Out of the mouths of heroes

Staring in awe at the London 2012 Olympic gold and silver medallists at a function recently, I was struck by the fact that they are just ordinary people with an extraordinary drive and passion for their sport.

In between my bacon and eggs and the hundreds of other people who had arrived to catch a glimpse of the heroes, I whipped out my blog book *nerd alert* and took notes as the MC was interviewing them.

In front of me sat Cameron van der Burgh, Chad Le Clos, Caster Semenya and the four rowers John Smith, Matthew Brittan, Sizwe Ndlovu and James Thompson. Here are some of my favourite snippets I managed to write down:

Each and every one of them had that one person in their lives who believed in them. For Caster it was Maria Motola, for Chad, his dad Bert, for rower Sizwe Ndlovu, his headmaster. It’s that one person who never gave up on them and believed in them to the end. It’s important in life to find that person who sees your talent, sees your potential and is with you right until the end.

The sacrifices made are enormous! They are not normal people with normal 9 – 5 lives. They have to watch what they eat and drink, especially the four rowers who needed to ensure they remained at the lightweight under 70kgs level or else they would be disqualified. There is no time for dating, for partying, for holidays or even spending quality time with loved ones. You cannot let your guard down because youngsters are watching you as role models. There is a lot of pressure.

The medallists trained every single day, 7 days a week with every 5th Sunday off. 48 weeks of the year, going full ball and flat out. Most of their days involve training twice a day with gym workouts in-between and physio or yoga or pilates squeezed in there somewhere too. In the words of the rower John Smith, “We trained like slaves but raced like kings”. *This oke was my fav!* After 4 years of hard, dedicated training, it’s all over in a matter of seconds. If you don’t get your medal, it all starts over again.

Best of all is when each of them were asked what they did in their spare time, they all said one thing: Sleep! I guess at least I have one thing in common with them.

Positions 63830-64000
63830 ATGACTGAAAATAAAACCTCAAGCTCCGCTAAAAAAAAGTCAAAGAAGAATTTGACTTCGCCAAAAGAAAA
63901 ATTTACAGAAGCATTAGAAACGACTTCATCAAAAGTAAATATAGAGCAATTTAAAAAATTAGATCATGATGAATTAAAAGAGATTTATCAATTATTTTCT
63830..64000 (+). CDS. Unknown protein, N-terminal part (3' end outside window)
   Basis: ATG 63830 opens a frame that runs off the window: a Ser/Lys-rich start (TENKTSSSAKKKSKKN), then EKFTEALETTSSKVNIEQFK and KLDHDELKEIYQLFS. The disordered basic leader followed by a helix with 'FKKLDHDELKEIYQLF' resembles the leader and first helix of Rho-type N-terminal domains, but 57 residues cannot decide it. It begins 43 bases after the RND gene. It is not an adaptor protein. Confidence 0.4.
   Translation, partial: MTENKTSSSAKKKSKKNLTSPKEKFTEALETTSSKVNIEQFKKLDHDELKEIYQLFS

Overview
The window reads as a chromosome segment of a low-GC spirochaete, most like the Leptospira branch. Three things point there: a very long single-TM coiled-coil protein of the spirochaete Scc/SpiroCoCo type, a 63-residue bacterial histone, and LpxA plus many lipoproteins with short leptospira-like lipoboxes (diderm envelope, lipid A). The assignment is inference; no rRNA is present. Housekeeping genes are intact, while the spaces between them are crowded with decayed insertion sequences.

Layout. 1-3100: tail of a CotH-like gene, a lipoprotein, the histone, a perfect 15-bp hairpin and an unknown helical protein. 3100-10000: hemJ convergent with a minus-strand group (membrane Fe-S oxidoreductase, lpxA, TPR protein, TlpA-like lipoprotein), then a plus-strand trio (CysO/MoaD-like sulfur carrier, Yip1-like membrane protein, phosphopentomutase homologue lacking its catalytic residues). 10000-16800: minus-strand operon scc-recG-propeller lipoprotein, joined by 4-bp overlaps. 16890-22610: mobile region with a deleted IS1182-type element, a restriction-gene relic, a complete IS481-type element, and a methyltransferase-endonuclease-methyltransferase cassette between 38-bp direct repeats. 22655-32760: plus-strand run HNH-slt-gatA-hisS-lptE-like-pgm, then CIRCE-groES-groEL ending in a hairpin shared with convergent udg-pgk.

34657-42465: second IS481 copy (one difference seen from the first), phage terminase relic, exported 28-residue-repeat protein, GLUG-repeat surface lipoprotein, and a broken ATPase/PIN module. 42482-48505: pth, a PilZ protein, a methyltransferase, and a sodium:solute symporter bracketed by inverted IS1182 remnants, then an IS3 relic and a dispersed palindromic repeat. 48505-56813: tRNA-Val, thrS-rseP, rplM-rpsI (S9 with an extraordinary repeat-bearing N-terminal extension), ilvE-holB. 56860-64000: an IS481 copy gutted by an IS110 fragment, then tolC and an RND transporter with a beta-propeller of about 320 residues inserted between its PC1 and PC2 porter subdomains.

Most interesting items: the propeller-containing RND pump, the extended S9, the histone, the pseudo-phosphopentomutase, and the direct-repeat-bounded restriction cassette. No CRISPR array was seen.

5 things I’ll remember from London 2012

It’s all over. As quickly as the Olympic Games arrived, it ended even quicker. But wow, what a great two weeks it was! There were many highs and lows but five key things stood out for me:

1. Pushing yourself to the limit … and then going even further.

It was absolutely incredible to see so many personal bests, new Olympic and World records being set and competitors pushing themselves beyond what they thought possible. What stood out for me? The runners, of course. But watching the weightlifter’s step out on the mat, time and time again, to lift weights that seemed impossible to lift was fascinating to watch. Maybe it’s the smack from the coach across the face that did the trick or the loud shout before the lift? But there’s definitely a look on their faces that you start recognising which tells you ‘they’ve got this in the bag’.

2. Different strokes for different folks.

I really enjoyed most of the swimming, track & field and gymnastic events, but I must be honest when I say that there were some events which I did not watch. In fact I am baffled by the fact that they are even part of the Olympics at all and yet hundreds of spectators filled the grandstands to watch these events. It made me realise that maybe I don’t enjoy watching them but others do. I guess we’re all different and we all enjoy different things.

3. Great legends come with great responsibilities.

I watched in awe and amazement every time two of my favourite stars of this year’s Olympics, Usain Bolt and Michael Phelps, came out to compete. However, both ‘legends’ acted very differently in front of the crowds and cameras. Phelps was humble and took time to congratulate other swimmers. Bolt on the other hand revelled in the limelight and became a tad too arrogant for my liking. What disturbs me somewhat is that younger athletes look up to them and I do not know if Bolt realises the power he now holds and the message and image he portrays. Legend, yes. But role model? I’m not so sure.

4. I love you South Africa!

My country is a proud one and one to be proud of! Watching the four gold medallist rowers belt out our national anthem was such an emotional sight! Seeing both Bridgitte Hartley and Caster Semenya’s infectious smiles on the podium was stunning and made me smile too! And who can forget Bert Le Clos – no explanation necessary. I can still hear him saying, “Beautiful!” in his husky voice. I am filled to the brim with pride!

5. Even good athletes give up, but great ones don’t.

I watched the women’s marathon with keen interest because two of my favourite South African runners were participating, but my attention was on the runner who came stone last.  Ireland’s Catriona Jennings in my mind demonstrated true guts and determination. The awesomeness of the crowds as they cheered Jennings home over the final agonising mile of the marathon. Crippled with the pain of a foot injury, Jennings finished last in the women’s race, a full hour after the winners. She was overcome with emotion and I’ll never forget the visible pain on her face as she crossed the finish line and bawled her eyes out.

The lesson: She did not give up, no matter how much it hurt. She showed me that even great athletes also have bad races; even good runners can struggle and come last, but winners never quit.

See you in Rio!